Bronny James, LeBron James's 18-year-old son, suffered cardiac arrest. Here's what you need to know about the condition.

Bronny James, wearing a basketball uniform, before a game in March.
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LeBron James’s son Bronny James was working out Monday when he suddenly suffered cardiac arrest. The University of Southern California basketball player, 18, was taken to the hospital immediately and is now in stable condition and no longer in the ICU, per a statement from the James family.

Bronny James is one of more than 350,000 people who will experience cardiac arrest this year outside of a hospital, according to data from the American Heart Association. Nearly 90% of the episodes are fatal. But what does it mean to experience cardiac arrest, and why does it happen — especially in young people? Here’s what we know.

What is cardiac arrest? Is a heart attack the same thing?

According to cardiologist Dr. Siyab Panhwar, “cardiac arrest refers to when the heart suddenly stops beating and comes to a standstill. This is often accompanied by loss of breathing and loss of consciousness as well as the brain no longer gets oxygen.”

Though the terms “heart attack” and “cardiac arrest” may often be used interchangeably, they are not the same thing from a medical perspective.

“Cardiac arrest refers to sudden standstill of the heart and can be caused by many things,” Panhwar notes. “A heart attack refers to when there is a sudden blockage that develops in the arteries of the heart (coronary arteries) that causes an acute lack of blood flow to the heart muscle, resulting in symptoms such as severe chest pain, shortness of breath, dizziness and so on. The heart can continue beating. If the heart attack is severe enough, it can lead to cardiac arrest.”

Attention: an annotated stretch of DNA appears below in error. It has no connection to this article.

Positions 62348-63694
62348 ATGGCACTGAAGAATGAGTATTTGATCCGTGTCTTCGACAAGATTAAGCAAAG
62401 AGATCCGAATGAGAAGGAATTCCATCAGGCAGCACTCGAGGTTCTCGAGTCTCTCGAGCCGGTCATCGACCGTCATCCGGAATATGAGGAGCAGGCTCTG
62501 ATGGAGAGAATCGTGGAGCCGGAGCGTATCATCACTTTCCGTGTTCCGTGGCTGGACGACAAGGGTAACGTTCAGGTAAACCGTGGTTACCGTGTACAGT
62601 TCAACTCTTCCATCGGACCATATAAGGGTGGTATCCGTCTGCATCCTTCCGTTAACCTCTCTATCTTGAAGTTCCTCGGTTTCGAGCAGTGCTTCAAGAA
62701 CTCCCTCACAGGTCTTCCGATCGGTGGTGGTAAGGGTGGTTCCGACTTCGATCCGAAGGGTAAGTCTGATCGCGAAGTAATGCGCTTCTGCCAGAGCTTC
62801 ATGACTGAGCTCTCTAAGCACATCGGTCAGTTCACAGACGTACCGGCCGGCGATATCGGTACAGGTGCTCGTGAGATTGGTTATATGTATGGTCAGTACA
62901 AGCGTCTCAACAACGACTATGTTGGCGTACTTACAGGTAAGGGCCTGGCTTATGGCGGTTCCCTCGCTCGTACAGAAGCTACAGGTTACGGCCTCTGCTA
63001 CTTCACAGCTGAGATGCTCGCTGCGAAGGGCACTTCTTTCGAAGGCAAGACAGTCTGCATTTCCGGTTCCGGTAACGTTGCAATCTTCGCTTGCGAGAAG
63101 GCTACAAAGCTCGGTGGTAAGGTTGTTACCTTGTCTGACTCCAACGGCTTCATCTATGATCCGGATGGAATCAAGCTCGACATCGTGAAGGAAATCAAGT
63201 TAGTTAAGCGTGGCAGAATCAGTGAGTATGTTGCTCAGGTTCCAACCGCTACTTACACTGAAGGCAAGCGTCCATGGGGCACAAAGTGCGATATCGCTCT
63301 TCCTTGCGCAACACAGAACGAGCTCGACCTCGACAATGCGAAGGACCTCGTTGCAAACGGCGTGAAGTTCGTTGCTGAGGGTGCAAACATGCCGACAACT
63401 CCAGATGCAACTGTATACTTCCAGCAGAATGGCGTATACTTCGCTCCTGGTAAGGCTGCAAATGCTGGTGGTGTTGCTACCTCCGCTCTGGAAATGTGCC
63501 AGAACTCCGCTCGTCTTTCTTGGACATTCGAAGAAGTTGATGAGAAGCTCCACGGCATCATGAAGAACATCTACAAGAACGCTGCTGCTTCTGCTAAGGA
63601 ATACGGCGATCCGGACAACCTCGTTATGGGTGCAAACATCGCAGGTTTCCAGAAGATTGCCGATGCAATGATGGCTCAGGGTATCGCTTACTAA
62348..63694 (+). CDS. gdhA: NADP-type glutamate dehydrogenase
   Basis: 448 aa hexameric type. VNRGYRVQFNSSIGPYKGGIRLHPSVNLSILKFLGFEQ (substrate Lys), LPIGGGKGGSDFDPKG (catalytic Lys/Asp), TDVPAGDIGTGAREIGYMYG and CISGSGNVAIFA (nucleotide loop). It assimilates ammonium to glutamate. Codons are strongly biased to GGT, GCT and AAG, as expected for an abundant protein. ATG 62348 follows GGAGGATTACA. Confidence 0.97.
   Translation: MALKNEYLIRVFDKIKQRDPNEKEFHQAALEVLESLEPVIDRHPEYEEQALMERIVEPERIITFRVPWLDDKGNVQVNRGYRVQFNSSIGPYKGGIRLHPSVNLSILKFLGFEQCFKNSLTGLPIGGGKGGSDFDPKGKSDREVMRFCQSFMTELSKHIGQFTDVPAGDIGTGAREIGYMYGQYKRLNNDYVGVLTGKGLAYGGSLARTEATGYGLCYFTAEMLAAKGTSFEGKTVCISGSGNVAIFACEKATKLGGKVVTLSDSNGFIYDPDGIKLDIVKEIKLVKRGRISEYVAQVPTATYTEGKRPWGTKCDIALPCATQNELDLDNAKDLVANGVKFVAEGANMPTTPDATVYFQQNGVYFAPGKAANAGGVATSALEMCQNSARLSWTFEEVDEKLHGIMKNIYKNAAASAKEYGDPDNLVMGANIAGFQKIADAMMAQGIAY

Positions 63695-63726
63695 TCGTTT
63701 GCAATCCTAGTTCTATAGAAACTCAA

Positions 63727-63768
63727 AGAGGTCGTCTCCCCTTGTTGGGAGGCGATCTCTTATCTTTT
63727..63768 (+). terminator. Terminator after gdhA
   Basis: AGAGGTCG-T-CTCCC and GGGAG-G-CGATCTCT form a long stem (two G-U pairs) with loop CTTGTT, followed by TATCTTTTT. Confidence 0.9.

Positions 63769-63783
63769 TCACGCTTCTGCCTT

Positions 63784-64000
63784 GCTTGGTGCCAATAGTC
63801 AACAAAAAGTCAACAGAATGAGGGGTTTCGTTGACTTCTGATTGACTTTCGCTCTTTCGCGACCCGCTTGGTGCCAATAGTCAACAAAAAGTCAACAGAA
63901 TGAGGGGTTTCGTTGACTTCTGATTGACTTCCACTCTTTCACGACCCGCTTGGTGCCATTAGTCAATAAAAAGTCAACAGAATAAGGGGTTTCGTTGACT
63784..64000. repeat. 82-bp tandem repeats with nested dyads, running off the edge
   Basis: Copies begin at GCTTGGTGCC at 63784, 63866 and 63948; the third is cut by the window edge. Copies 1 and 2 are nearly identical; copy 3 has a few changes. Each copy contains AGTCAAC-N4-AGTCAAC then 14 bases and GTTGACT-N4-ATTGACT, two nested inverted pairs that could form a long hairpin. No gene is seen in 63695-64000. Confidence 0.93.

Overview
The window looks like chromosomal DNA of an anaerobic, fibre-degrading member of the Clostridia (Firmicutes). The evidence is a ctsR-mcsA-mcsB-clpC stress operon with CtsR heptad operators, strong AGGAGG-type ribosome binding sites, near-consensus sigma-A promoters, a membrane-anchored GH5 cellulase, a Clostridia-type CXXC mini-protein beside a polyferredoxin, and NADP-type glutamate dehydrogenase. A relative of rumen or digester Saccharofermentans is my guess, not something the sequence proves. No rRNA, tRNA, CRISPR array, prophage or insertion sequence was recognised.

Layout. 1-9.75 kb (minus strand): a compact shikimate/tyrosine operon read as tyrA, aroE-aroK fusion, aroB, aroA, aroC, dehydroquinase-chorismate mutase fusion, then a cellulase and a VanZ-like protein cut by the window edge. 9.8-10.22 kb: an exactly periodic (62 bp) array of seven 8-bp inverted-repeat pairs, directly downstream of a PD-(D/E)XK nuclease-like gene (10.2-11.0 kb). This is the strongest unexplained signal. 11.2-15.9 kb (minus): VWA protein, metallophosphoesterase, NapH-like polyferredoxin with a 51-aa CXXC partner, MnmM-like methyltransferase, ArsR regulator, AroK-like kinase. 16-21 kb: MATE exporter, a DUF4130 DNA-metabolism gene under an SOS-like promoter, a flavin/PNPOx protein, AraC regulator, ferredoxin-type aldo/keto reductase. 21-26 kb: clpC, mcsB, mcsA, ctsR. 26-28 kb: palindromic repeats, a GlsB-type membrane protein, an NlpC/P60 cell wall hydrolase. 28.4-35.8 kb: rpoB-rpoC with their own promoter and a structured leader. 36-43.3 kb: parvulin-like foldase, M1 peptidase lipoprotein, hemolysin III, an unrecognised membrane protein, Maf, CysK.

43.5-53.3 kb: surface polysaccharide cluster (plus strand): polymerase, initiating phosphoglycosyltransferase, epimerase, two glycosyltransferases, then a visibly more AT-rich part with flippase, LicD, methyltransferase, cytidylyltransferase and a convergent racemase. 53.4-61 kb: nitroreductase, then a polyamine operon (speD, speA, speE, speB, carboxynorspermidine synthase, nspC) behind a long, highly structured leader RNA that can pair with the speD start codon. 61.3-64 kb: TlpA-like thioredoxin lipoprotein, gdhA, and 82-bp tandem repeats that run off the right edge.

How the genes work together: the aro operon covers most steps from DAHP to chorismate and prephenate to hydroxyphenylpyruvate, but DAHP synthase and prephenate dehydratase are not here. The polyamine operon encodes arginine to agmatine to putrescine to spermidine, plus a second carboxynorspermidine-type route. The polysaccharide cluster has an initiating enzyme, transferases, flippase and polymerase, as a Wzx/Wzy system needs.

What causes cardiac arrest?

There are many potential causes of cardiac arrest. According to the Mayo Clinic, the most common cause is irregular heart rhythm called ventricular fibrillation, which means “rapid, erratic heart signals cause the lower heart chambers to quiver uselessly instead of pumping blood.”

Different heart conditions, such as coronary artery disease, cardiomyopathy (enlarged heart), heart valve disease, long QT syndrome and Brugada syndrome, and heart problems that present at birth, such as a congenital heart defect, can all lead to cardiac arrest later in life.

Panhwar adds that chronic medical conditions, such as obesity, diabetes and chronic kidney disease can increase a person’s risk as well, as can the use of drugs and alcohol.

Why does cardiac arrest occur in seemingly healthy young people?

“While it is always alarming when it happens, sudden cardiac arrest in young people is not that uncommon,” Panhwar says, noting that generally the rates of sudden cardiac arrest range from 1 in 100,000 people to 5 in 100,000 people in young people.

The most common causes in young athletes include:

  • Structural abnormalities in the heart such as hypertrophic cardiomyopathy, an inherited condition.

  • Arrhythmogenic right ventricular cardiomyopathy.

  • Heart valve disease.

  • Anomalous coronary arteries.

In young athletes, Panhwar notes that a common cause of cardiac arrest is hypertrophic cardiomyopathy (abnormally thickened heart muscle), in which intense physical activity can cause cardiac arrest.

One other thing that can potentially cause cardiac arrest is myocarditis, but according to Panhwar, myocarditis has to be acute and severe enough to trigger cardiac arrest. Most people will usually have at least a few days of symptoms of chest pain or shortness of breath. The trigger for myocarditis — which, most of the time, is a viral infection — has to happen within a few days of the arrest as well.